• Bruce says:

        I loooove Cappuccilli. He would be terrible!

        I do have a recording of Lohengrin, in Italian, with Tebaldi as Elsa. I need to dig that out and listen to it.

    • Bruce says:

      Meant to say wonderful *SINGERS,* sorry. Right finger, wrong key.

    • Olassus says:

      Bostridge might have worked, to a degree, but Scotto and Pavarotti had no command of German and Herodias is a mezzo role.

      To me a “bass-baritone” is just a bass with a proper, complete top, and DFD was no bass! Still, he sang Jochanaan for Karl Böhm for a run in 1970.

  • John Borstlap says:

    It may be interesting to be reminded that Rosenkavalier was severely criticized by Strauss’ collegues, by critics, by academics, for ‘playing to the gallery’, for being ‘revisionist’, for ‘betraying his talent’, for ‘betraying musical progress’ which he ‘helped’ so much with Salome and Elektra, for ‘becoming convervative’ and ‘traditionalist’. In most music history books, up till the late 20th century, Rosenkavalier was treated as a work which needed to be written-down as kitsch and giving-up the avantgarde of the time – premiere was in 1911, after Schoenberg’s explorations of morbid and desperate progressiveness, and far after Debussy’s ‘demolition of tradition’. The incorporation of many elements of his style of both earlier operas was not noticed, nor was the daring rejuvenation of tradition, giving it a new, inspired life. Only with the advent of ‘postmodernism’, which allows playfulness with different styles irrelevant of historic context, some awareness began to peep through the academic prejudices. But all of this is irrelevant anyway – Strauss simply did what he did best, and found the musical language best suited for the subject and Hofmannsthal’s fine libretto.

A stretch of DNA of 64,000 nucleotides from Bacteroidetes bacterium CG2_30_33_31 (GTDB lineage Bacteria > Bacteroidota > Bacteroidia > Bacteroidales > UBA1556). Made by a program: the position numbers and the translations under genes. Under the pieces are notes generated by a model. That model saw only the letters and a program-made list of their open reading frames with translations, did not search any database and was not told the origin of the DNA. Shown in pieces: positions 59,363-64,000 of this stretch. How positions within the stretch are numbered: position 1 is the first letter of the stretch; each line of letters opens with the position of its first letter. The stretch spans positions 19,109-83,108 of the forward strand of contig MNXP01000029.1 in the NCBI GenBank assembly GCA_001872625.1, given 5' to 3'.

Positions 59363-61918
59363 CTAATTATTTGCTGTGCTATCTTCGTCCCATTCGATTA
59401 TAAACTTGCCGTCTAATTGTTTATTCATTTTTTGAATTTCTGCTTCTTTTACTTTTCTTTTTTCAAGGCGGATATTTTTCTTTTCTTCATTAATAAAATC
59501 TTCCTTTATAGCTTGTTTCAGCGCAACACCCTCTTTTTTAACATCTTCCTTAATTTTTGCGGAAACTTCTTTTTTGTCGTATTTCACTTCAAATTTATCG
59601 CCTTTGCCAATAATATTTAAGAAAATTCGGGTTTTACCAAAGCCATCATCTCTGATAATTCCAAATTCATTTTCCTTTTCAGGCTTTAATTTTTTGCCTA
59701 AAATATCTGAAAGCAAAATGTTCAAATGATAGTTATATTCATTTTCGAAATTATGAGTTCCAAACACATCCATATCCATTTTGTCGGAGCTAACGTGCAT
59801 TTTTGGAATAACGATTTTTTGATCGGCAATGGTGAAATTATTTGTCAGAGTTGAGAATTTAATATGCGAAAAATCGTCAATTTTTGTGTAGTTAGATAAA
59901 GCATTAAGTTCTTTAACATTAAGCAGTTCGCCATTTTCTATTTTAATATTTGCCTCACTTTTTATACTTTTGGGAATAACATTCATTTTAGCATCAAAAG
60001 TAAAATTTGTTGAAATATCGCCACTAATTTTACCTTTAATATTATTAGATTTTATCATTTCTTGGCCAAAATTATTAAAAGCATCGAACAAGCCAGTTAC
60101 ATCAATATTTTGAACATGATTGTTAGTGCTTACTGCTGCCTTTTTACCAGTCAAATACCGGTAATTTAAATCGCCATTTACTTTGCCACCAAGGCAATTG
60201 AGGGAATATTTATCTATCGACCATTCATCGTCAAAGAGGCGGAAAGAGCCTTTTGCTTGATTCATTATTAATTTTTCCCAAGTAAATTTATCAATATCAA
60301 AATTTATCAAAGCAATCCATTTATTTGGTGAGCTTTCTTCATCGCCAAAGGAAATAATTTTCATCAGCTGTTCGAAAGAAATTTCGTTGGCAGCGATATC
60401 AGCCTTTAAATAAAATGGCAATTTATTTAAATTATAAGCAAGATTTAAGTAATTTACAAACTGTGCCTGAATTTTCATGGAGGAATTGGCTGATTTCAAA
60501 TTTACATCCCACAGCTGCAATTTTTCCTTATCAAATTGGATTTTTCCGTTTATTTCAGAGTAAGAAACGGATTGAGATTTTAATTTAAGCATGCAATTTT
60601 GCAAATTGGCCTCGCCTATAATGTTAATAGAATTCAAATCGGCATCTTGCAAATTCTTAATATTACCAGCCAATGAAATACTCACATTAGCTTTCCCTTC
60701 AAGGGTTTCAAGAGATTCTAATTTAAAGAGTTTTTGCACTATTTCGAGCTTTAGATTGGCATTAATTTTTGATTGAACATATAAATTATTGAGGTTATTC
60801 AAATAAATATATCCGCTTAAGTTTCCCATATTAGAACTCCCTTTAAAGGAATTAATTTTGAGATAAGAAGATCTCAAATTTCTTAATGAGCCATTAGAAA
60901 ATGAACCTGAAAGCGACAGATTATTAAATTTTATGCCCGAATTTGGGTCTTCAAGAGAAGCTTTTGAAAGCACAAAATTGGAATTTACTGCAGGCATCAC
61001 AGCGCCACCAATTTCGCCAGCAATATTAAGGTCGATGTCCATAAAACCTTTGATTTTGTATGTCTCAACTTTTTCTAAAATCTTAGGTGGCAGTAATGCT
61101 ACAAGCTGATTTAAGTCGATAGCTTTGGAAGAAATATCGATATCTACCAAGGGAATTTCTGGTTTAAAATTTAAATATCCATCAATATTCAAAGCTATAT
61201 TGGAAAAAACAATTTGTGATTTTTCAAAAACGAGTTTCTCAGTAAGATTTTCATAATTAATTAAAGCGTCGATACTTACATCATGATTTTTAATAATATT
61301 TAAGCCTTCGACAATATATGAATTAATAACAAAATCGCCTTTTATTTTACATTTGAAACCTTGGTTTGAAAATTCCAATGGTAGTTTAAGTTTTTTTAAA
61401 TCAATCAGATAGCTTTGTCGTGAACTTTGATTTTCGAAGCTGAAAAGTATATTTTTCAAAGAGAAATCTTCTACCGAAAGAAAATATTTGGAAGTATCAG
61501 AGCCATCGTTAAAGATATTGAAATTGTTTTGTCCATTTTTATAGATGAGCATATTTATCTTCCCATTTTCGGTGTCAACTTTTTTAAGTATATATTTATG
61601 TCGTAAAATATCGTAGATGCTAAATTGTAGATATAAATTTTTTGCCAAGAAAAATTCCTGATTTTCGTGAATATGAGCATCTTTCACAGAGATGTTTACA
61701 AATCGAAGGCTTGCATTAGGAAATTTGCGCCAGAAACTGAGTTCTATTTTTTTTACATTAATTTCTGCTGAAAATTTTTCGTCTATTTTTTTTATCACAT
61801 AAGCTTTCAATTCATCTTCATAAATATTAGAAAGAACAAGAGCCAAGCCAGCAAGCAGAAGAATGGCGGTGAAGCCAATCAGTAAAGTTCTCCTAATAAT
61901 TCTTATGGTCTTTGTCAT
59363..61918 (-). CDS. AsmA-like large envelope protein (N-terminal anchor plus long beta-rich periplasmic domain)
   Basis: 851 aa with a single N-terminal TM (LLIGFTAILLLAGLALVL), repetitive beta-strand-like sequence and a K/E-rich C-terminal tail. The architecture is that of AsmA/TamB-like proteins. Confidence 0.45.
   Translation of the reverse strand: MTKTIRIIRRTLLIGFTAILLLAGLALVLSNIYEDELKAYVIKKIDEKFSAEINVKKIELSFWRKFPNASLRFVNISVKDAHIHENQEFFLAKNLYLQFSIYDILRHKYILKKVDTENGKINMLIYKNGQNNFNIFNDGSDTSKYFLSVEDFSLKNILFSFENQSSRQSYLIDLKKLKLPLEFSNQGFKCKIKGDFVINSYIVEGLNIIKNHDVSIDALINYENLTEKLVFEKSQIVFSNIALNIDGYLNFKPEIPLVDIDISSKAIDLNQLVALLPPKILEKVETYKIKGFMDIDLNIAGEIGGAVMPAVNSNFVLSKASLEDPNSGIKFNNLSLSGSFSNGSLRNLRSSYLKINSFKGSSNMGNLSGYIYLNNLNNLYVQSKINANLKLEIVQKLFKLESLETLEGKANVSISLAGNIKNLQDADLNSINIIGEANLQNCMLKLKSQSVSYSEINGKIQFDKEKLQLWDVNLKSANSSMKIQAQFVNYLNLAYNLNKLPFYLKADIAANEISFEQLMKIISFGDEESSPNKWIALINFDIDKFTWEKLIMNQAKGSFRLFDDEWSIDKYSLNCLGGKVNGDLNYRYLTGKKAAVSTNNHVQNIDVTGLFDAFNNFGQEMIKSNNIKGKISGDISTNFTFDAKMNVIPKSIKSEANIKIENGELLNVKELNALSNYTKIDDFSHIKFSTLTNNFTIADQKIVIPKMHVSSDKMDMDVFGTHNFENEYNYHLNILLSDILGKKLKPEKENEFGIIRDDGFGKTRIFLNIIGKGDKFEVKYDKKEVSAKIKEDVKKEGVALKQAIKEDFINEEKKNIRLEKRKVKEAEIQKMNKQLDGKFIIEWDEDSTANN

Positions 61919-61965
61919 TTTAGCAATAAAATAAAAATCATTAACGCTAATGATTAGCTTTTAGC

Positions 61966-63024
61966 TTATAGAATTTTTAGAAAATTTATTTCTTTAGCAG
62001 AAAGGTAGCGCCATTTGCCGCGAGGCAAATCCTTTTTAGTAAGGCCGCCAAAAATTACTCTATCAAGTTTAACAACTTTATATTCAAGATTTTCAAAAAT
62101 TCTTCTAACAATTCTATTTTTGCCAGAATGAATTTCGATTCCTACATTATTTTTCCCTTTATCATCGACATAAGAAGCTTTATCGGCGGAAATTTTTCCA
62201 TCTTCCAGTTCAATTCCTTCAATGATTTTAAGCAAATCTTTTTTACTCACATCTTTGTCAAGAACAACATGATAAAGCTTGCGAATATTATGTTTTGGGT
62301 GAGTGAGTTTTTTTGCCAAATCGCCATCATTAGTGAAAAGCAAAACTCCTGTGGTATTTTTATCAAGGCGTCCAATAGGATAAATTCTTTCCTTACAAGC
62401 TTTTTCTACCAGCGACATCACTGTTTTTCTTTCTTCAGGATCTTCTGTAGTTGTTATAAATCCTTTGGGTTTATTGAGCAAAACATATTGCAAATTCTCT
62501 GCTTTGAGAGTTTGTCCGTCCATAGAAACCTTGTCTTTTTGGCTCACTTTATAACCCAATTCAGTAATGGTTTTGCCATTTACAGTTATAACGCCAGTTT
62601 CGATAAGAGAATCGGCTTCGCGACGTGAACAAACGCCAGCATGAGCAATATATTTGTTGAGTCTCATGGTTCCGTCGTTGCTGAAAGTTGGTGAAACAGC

That Strauss also had some practical, opportunist considerations of success with the audience in mind, was merely a ‘happy coincidence’ – and that aspect is responsible for the flaws in the work, like the silly waltzes which stick-out as cheap compromises, conflicting with the plot. Also his wife Pauline must have been responsible, to some extent, for S’s choice of musical language: she criticized him relentlessly over Salome and Elektra, warning him that more of ‘that avantgarde stuff’ would threaten their household budget in the long run, seeing Schoenberg’s continuing struggles with poverty. Running a large villa with servants at Garmisch was not something she was willing to give-up for Art. But in the end, most of Rosenkavalier is just very good music, with the 3 preludes to the acts as orchestral masterpieces, the duets, and as central highlight not the last trio (which is beautiful in itself) but the concluding scene of act 1 which drew the most tender and psychologically penetrating music from Strauss’ imagination, something he never achieved later-on up till the Four Last Songs.

  • Pedro says:

    The performance of the opera I have heard at the Munich Festival in 1982 (with Moll as Ochs) was indeed the best I have attended of the work… until Karajan’s run at the Salzburg Festival in 1983 and 1984 (five performances in all). Pity Janet Perry (though more than acceptable) was no match for Popp, but Karajan was unsurpassable.

  • Nina Tichman says:

    tomorrow (easter Monday) wiener Staatsoper is Broadcasting Rosenkavalier with Kleiber conducting. free Streaming…